Houses for Sale Mayo

Local Area Guide

One of the best-kept investment secrets in Ireland has to be the property market in Mayo. Though house prices have been rising steadily, partly in thanks to the county’s strengthening jobs market, any home here is still less than half the price you’d pay for a similar property in Dublin.

 

The fact that Co. Mayo is a place of stunning beauty and surprisingly diverse landscapes also make property purchases here a smart choice for buyers looking to invest in summer rentals.

 

Though, unsurprisingly, most of the recent sales have been families and individuals swapping a life of congested streets, long commutes, and the ever-increasing cost of living in the city for the healthy lifestyle, open landscapes, and easy living that Mayo has to offer.

 

So if you’re looking to invest, relocate, or take a step up on the property ladder, read on for the lowdown on why embracing the “green above the red” might just be the best move you’ll ever make.

 

RELATED: Property Investment Opportunities in Mayo

 

Location

 

Situated along 1,168 km (726 miles) of Atlantic shoreline, County Mayo is bound by Galway to the south with Roscommon and Sligo to the east and northeast respectively.

 

Though it’s Ireland’s third largest county, with less than 135,000 residents it’s only the 15th largest in terms of population. For many people moving or relocating to Mayo, this sense of space is half the draw.

 

Boasting the longest coastline of any county in Ireland, the area’s craggy shores and sandy bluffs are offset by great expanses of verdant valleys, island-studded lakes, and rolling fertile farmland.

 

However, that’s not to say the county lacks a lively hub: Castlebar is the largest town in Mayo, with a population of close to 11,000. The administrative seat for the county and a bustling market town, it’s less than 30 minutes away from two further busy towns and culture centres – Ballina and Westport.

 

RELATED: Best Bargains for Homebuyers in Westport

 

Galway and Sligo are both less than a two-hour drive away from most areas in the county, while the rest of Ireland is easily reached by road, rail or bus.

 

The upgraded N5 national primary road means you can drive to Dublin Airport in less than three hours. Though the fact that Mayo boasts its own international airport means you probably won’t need to.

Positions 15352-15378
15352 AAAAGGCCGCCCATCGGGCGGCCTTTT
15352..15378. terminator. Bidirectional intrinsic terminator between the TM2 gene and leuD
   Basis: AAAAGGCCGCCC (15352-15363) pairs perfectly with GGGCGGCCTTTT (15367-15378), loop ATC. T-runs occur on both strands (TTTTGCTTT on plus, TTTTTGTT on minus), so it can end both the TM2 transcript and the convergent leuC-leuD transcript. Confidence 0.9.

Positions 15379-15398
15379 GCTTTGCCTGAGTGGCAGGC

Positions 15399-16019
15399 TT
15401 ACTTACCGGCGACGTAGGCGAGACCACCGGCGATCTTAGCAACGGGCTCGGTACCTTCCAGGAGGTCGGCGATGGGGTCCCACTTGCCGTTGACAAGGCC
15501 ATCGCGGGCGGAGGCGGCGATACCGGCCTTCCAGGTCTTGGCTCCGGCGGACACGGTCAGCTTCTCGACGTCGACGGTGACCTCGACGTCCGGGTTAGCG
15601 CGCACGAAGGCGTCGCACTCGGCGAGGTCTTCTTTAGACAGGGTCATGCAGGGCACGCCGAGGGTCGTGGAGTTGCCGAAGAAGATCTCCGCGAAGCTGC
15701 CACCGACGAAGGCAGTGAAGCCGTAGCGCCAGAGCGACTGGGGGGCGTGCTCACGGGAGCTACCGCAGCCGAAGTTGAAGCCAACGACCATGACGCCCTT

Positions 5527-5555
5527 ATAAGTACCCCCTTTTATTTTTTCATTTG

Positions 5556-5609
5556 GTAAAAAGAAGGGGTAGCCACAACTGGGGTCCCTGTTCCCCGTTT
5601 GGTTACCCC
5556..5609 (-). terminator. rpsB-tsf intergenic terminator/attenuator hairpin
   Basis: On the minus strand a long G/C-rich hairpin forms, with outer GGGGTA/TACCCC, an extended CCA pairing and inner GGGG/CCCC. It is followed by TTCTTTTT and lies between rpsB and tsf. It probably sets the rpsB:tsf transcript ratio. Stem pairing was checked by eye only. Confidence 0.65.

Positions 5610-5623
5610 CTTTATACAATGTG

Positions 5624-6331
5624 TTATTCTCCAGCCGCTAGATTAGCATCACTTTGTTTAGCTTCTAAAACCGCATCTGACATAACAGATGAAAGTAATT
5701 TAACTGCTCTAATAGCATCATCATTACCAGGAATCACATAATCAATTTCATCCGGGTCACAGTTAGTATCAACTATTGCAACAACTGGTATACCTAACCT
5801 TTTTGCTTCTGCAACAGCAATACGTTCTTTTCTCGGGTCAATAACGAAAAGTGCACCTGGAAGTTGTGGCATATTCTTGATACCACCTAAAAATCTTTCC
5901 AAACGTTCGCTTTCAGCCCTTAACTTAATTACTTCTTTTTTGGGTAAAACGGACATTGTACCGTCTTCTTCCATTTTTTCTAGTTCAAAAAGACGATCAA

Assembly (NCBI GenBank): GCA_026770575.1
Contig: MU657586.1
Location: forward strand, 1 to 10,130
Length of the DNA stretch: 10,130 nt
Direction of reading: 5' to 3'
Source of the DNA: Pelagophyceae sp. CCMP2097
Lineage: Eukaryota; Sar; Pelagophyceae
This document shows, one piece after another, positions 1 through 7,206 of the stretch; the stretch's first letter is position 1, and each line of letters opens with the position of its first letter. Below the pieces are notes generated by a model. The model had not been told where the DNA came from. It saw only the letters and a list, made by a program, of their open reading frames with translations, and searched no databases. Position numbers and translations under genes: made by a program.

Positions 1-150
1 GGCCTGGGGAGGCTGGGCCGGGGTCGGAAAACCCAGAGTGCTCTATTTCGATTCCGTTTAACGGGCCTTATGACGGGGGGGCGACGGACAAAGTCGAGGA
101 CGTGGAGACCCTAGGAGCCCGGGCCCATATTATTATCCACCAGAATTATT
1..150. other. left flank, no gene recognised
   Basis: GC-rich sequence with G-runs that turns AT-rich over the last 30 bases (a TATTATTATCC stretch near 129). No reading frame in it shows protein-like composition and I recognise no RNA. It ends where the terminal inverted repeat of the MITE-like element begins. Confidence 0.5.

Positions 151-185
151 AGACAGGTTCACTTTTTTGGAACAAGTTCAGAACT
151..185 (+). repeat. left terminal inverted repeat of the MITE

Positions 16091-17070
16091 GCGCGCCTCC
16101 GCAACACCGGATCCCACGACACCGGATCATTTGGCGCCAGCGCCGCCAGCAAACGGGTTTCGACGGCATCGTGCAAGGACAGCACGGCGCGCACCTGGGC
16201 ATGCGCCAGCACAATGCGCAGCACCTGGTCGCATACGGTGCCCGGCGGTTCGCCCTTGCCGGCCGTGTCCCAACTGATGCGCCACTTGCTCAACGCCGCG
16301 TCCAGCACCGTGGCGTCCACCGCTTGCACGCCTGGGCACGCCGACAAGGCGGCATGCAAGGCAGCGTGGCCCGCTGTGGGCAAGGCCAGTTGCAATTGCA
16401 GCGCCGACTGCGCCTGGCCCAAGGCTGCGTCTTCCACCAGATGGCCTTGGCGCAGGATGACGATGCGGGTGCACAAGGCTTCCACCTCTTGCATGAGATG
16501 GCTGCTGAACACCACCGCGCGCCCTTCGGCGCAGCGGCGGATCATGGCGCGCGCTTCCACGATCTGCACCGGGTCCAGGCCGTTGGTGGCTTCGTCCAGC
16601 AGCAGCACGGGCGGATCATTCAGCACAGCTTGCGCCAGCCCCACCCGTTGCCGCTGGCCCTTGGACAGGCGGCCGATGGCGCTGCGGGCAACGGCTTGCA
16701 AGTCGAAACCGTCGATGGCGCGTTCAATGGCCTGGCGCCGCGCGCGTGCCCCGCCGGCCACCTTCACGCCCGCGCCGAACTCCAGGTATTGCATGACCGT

Ireland West Airport at Knock links with more than 25 UK and European destinations including London, Liverpool, Bristol, Barcelona, Faro, Cologne and Milan.

 

Where to Live

 

Castlebar, Ballina and Westport are three main towns that in recent decades have developed strong economic infrastructures, including providing a base for some of the world’s top biotech and pharma companies.  It’s no wonder, then, that their populations have boomed in the last couple of decades.

 

In Castlebar, the large Galway-Mayo Institute of Technology (GMIT) campus, the presence of Mayo General Hospital, and the fortune 500 American healthcare company, Baxter Healthcare, are primary reasons newcomers are making the county town their home - though the cultural richness of Castlebar helps too. The impressive Country Life section of the National Museum of Ireland is situated here, while remnants of the town’s 11th century foundation also abound.

 

A very family-friendly town too, there are over 20 primary and secondary schools based here, which are easily accessible from charming commuter areas like Foxford, Kiltimagh and Swinford.

 

Relocators craving healthy outdoor living can consider buying property in picturesque towns of Newport or Ballinrobe.

 

Newport nestles along the shore of Clew Bay and is one of the start and finishing points of the Great Western Greenway, the longest off-road cycling/walking route in the country, which stretches from Westport to Achill Island. The Black Oak River flows through the centre of the town too, making it a much-loved destination for anglers.